'We zijn gewoon bang': angst in studentenappartementen in Auckland terwijl het risico op coronavirus blijft bestaan

'We zijn gewoon bang': angst in studentenappartementen in Auckland terwijl het risico op coronavirus blijft bestaan

februari 6, 2020 0 Door admin


Dettol sanitiser and “extreme worry” filled the halls of Auckland’s student apartments yesterday, despite New Zealand escaping its first confirmed case of coronavirus.

At 3.30pm yesterday the Ministry of Health announced test results for New Zealand’s first possible case of coronavirus returned as negative.

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On Friday it was announced a patient at Auckland City Hospital was being held in isolation after they exhibited the symptoms of possibly having coronavirus.

Director General of Health Ashley Bloomfield informed media at a Wellington press conference the patient did not have coronavirus, while urging vigilance amongst Kiwis to keep watching for symptoms.

“We have a result – it’s encouraging that the result was negative and of course, fantastic for the person,” Bloomfield said.

He thanked the patient for “doing all the right things”, including self-isolation after developing symptoms.

The negative test result came as the death toll in China hit 259, with at least another 11,000 reported cases.

And despite the negative test result, in Auckland’s CBD high-rise apartments complexes, apprehension still remained among the predominantly international students and workers.

On Thursday, it was reported a male Chinese student was believed to be in isolation in Auckland City Hospital after undergoing tests for possible coronavirus.

However, it is not certain this student was the same patient the Ministry of Health cleared of the disease yesterday.

Several of the international students the Herald spoke to outside the Empire apartment complex in Whitaker Place, near AUT University and Auckland University, said they had been back to China over the last few months.

Numerous residents spoken to outside the Empire said a manager from the apartments had informed them to stay “in their rooms” for two weeks.

Chinese international students Grace Tong, 19, and Christina Lou, 18, said they didn’t have to abide by the instruction because they hadn’t returned to China over the summer months.

“Someone from the building said to us in person that we have to stay in our rooms, or inside, for two weeks if we’d just come back from China,” Tong said.

“There is also Dettol in all the lifts now, just in the last week. You’re meant to use it before and after you push the buttons.”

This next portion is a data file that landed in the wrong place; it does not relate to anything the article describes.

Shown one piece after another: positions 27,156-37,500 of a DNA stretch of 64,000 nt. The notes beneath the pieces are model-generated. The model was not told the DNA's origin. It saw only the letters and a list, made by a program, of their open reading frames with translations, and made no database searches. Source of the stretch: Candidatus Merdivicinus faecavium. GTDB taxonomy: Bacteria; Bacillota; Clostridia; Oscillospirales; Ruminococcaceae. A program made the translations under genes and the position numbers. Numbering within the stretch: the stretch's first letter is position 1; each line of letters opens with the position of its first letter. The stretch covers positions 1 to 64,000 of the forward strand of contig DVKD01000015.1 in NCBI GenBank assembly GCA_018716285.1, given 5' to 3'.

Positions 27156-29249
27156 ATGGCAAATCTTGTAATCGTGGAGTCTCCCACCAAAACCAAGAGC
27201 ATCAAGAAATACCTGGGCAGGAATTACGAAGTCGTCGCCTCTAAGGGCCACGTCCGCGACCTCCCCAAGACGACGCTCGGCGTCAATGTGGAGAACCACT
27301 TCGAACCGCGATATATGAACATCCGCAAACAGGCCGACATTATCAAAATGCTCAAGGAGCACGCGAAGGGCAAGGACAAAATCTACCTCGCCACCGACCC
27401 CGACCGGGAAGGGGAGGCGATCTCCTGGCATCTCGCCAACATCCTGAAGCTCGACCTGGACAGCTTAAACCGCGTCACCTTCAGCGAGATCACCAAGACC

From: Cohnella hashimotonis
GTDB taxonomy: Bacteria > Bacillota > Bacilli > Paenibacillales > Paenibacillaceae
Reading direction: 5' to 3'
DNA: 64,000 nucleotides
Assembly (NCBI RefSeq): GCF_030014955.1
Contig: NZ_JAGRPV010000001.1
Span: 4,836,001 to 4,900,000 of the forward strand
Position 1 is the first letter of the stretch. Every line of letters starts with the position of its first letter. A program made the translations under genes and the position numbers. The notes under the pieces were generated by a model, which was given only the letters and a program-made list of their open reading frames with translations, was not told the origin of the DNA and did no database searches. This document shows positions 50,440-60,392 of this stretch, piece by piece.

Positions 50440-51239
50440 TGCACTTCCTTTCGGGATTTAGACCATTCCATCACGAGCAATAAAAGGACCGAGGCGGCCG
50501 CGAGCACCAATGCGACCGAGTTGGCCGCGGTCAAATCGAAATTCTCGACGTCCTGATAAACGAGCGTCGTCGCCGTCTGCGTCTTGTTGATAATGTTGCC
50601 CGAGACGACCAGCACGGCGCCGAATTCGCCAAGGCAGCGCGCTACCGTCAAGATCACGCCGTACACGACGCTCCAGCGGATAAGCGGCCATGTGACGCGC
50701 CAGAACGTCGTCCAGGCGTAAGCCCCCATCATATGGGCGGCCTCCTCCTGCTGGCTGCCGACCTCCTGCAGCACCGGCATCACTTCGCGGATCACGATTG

A sign from the Ministry of Health informing residents of coronavirus symptoms was also hung in the foyer.

AUT student Tim Guo, 38, was from the Chinese city of Tianjin and said friends of his had heard that the isolated Chinese student was also at AUT – but he wasn’t certain.

Guo said he hadn’t been back to China since April, 2019, so wasn’t worried personally – and his family in Tianjin were 1000km from the centre of the outbreak in Wuhan.

AUT told the Herald it was contacting all students whose country of origin was China to offer assistance.

They were also asking – on the recommendation of the Ministry of Education – that anyone returning after January 17 stay away from campus.

“Any students returning from China, or unable to get to NZ due to Coronavirus, are being asked to let us know via a form on our website,” a spokeswoman said.

“We are then contacting them individually and offering support.”

Another French international student living in the apartments on Whitaker Place which include the Empire and Columbia buildings said she was “extremely worried” for the last two weeks of her new Zealand internship.

“I saw all the things they were doing, giving masks and putting sanitiser everywhere,” the woman said.

“No information, absolutely nothing. I’ve only heard it from other people. We know nothing, we’re just scared, and hope.

“I’m extremely worried, because the people coming in [to the apartments] everyday – they’re tourists. So everyday is a chance.

“There’s only sanitisers in the elevators but that’s it, that won’t block everything.”

The French woman said employees at Empire apartments were all wearing face masks now – but they have not been handed out to the residents also.

For the Kiwis actually stranded in Hubei province, a charted Air NZ flight is scheduled to depart Auckland today and arrive in the Chinese city of Wuhan on Monday NZT.

However, Kiwis will be checked by Ministry of Health officials upon boarding in Wuhan, and if they display coronavirus symptoms will reportedly be left in China.

E tū Head of Aviation Savage said Air NZ crew onboard the flight would operate with gloves and face masks alongside Ministry of Health officials.

“Only the people without symptoms will get on the plane,” Savage said.

Yesterday, Air NZ also announced it will suspend its Auckland-Shanghai service from February 9 to March 29.

Air New Zealand chief operational integrity and standards officer Captain David Morgan says the move reflects the potential consequence of international travel bans on crew logistics and a further decline in customer bookings on the route over the next two months.

Australian Prime Minister Scott Morrison yesterday announced even more drastic measures of all non-Australians travelling from mainland China stopped at the Australian border.

Morrison said all foreign travellers who have left or passed through mainland China will now be denied entry to Australia for at least the next two weeks.

The number of Australians confirmed to have contracted coronavirus rose to 12 yesterday.

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